Doomed Stocks You Should Avoid

The amazing thing about this market is that there are still plenty of cheap stocks. The problem with this market is that there are so many companies that could still really blow up.

Your investing success in the next few years will be largely determined by your ability to sniff out and avoid the losers. With that in mind, here are some suggestions for stocks you should avoid.

Speculative companies
Right now, you should avoid money-losing businesses, companies that need high growth to justify their high earnings multiples, start-up companies that are dependent on the growth of new markets, and other speculative stocks.

Instead, you can find solid, blue-chip stocks that are undervalued by unprecedented amounts. If you can buy a stock that should be trading at double or triple the price, why would you want to risk your money on a stock with less probable gains? In such an environment, speculative bets just don't make sense.

For instance, a company like Fannie Mae is still trading way off what may be considered a normal price for the stock -- but the stock still isn't cheap. The company is full of all sorts of question marks and black boxes, and it's begging for government assistance.

Why would you even consider buying Fannie, when you can get a business like Wal-Mart (NYSE: WMT  ) or ConocoPhillips (NYSE: COP  ) -- both high-quality operations with undoubted staying power -- at just 12 and 7 times forward earnings, respectively? Fannie simply doesn't any make sense.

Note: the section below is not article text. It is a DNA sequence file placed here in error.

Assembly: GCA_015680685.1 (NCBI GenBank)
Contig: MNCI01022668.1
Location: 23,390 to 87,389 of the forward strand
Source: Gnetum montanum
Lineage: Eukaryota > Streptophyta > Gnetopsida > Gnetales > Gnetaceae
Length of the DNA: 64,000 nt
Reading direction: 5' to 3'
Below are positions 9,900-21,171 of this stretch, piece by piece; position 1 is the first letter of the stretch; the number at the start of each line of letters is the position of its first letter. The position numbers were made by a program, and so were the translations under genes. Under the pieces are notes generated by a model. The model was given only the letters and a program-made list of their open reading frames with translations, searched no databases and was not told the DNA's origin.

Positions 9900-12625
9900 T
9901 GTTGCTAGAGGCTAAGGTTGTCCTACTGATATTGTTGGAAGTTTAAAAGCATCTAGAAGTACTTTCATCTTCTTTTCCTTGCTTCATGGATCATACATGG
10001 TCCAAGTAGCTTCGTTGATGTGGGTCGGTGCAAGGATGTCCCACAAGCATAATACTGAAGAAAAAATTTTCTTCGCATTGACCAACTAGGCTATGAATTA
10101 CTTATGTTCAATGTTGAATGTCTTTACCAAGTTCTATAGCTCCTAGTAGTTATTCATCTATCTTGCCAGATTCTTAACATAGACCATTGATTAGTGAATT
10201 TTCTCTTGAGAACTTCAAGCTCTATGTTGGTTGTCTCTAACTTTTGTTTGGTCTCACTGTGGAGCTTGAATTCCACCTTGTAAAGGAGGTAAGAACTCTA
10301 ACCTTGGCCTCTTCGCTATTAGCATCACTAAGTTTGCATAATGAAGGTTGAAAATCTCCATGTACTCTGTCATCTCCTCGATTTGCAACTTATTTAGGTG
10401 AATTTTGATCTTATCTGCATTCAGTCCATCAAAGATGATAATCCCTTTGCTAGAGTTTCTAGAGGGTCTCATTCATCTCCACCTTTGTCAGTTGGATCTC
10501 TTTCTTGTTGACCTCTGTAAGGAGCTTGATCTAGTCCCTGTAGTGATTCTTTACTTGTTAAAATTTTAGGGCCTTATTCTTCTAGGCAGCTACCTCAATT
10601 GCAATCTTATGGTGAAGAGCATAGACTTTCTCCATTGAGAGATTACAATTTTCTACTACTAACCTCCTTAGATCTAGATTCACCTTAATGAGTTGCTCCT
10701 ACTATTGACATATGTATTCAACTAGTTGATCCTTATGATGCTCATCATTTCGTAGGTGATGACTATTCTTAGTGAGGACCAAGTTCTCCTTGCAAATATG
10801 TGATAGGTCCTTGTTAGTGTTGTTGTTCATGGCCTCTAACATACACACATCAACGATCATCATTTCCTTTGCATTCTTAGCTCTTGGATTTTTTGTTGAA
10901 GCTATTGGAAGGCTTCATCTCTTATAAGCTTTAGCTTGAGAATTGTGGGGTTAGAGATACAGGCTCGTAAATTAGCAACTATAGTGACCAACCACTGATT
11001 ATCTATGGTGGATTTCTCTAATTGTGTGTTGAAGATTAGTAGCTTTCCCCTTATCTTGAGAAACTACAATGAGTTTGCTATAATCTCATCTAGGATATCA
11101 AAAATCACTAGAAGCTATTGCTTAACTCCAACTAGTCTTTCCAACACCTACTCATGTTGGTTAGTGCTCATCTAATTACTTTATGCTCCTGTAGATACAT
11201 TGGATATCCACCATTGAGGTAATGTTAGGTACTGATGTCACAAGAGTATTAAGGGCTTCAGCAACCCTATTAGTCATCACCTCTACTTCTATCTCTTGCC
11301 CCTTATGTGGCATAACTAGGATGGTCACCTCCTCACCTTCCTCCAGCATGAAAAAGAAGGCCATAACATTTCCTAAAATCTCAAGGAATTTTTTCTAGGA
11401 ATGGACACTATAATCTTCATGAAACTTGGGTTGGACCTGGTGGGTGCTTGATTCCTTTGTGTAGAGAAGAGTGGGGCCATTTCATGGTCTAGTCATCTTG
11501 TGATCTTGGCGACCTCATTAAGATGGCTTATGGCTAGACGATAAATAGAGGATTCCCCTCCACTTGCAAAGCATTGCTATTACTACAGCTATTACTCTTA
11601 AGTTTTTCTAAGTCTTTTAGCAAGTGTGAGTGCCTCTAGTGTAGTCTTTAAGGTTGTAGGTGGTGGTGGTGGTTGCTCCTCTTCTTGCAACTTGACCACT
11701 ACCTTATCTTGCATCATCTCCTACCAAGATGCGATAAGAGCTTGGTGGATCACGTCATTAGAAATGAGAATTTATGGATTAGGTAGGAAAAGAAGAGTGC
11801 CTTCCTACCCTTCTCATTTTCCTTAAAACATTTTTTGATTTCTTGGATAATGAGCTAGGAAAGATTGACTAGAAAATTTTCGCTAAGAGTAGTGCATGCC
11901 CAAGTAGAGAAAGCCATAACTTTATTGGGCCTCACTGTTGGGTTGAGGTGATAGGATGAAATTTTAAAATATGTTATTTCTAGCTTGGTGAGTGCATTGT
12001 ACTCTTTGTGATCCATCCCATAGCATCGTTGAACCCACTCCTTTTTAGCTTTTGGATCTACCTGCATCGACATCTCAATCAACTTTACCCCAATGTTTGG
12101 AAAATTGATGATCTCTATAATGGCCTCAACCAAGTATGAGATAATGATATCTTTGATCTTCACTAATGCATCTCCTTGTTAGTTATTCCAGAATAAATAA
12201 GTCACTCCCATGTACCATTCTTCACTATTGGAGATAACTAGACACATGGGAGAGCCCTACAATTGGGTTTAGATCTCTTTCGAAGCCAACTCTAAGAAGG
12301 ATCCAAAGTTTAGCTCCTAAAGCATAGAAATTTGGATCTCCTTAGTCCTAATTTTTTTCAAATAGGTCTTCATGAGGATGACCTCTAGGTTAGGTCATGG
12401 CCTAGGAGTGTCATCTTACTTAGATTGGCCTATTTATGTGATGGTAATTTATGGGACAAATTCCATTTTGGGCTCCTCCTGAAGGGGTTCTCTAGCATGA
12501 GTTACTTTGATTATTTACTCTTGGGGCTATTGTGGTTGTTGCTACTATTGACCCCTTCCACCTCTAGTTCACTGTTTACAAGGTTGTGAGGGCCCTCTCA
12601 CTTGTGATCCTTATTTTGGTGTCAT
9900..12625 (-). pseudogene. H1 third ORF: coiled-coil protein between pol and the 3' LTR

When even established, well-known companies are seeing strong headwinds, stay away from the companies that aren't well-positioned, or that you simply don't understand.

Cash-poor businesses
Sometimes businesses report earnings, but don't produce cash. Sometimes earnings are recognized as an accounting gain immediately, but the cash comes in later. Sometimes capital expenditures can exceed the operating cash flows. None of these scenarios should give you confidence in a market like this one.

In good times, cash-poor businesses can borrow money or sell equity to tide them over until the business starts producing cash. But in more challenging times, they may only be able to borrow at high rates, sacrificing the long-term cash flows of the company to service their debt. Worse, they may not be able to borrow at all -- and thus be forced into bankruptcy.